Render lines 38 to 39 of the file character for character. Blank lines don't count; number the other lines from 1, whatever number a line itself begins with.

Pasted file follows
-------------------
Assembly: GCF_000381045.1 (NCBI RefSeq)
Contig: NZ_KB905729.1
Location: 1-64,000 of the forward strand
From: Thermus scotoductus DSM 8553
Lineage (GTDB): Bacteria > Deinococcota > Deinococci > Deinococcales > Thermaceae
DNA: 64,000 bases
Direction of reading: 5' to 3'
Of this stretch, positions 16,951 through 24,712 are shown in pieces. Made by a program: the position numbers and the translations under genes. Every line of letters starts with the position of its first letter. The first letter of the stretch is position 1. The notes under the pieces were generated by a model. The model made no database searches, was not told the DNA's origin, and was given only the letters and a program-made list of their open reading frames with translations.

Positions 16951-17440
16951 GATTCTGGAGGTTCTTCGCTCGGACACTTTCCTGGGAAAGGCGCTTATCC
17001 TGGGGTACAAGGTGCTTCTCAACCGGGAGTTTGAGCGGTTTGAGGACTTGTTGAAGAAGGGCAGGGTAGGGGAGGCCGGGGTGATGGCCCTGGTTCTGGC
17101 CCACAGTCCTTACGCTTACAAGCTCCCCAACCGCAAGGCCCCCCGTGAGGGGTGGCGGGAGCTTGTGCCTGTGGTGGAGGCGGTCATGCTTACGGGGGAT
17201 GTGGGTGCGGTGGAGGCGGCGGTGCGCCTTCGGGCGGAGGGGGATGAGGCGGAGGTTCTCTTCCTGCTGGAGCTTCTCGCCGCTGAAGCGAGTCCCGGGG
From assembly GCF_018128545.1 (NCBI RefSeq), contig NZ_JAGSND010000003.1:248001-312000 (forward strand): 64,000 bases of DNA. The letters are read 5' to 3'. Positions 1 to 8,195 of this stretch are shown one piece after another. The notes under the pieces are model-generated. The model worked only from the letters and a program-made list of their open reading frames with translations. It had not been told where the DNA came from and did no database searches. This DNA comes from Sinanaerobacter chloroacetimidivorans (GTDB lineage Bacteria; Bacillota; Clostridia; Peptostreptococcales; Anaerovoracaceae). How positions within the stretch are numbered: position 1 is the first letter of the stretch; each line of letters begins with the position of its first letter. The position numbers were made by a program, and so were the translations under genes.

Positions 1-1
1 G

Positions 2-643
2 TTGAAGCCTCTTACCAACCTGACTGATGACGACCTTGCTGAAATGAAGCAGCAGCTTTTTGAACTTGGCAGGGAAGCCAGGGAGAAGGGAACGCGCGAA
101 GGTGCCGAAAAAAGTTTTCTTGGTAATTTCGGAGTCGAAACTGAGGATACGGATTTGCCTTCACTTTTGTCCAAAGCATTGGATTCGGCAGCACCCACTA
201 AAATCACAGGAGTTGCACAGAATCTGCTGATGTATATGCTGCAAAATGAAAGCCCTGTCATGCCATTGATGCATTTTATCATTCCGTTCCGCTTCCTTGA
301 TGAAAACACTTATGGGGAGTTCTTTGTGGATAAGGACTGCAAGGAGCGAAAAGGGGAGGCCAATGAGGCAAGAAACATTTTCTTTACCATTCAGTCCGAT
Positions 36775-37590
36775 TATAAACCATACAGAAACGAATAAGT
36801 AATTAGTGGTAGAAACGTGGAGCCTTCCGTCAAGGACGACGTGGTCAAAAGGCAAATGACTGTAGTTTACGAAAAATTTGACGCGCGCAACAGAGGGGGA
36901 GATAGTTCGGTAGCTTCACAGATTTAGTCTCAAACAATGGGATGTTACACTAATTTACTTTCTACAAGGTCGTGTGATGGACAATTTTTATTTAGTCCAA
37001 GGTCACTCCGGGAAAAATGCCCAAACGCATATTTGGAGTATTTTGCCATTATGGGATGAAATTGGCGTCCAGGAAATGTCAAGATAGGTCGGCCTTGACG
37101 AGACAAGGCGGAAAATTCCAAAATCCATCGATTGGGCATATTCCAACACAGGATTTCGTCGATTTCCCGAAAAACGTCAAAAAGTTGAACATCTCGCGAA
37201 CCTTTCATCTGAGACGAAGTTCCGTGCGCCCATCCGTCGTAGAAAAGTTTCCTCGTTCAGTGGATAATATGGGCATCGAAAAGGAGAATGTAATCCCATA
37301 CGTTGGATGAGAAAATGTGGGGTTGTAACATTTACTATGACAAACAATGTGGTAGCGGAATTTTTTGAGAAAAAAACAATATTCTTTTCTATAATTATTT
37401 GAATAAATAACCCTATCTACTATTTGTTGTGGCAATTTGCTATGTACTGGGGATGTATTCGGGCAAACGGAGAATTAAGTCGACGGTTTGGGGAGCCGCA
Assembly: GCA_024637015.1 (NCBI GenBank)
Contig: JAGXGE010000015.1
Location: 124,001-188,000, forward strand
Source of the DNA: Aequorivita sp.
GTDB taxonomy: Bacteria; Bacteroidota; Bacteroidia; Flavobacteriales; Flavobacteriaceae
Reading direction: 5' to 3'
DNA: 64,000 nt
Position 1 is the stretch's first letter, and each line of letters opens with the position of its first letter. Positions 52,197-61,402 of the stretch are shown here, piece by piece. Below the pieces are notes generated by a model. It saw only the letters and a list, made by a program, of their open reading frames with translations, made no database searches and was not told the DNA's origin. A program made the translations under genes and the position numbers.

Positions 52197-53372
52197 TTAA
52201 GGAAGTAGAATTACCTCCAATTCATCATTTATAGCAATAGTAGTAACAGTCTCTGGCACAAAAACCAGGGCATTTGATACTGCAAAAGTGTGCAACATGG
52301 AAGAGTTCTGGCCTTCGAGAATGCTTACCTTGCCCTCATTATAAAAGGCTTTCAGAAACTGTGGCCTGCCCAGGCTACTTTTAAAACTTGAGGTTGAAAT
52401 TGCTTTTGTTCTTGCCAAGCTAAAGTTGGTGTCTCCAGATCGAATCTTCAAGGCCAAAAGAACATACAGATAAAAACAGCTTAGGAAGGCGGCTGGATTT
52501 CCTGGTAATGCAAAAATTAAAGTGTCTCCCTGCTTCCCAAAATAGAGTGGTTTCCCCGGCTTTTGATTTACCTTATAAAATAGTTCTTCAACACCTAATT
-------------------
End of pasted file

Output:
Position 1 is the stretch's first letter, and each line of letters opens with the position of its first letter. Positions 52,197-61,402 of the stretch are shown here, piece by piece. Below the pieces are notes generated by a model. It saw only the letters and a list, made by a program, of their open reading frames with translations, made no database searches and was not told the DNA's origin. A program made the translations under genes and the position numbers.

Positions 52197-53372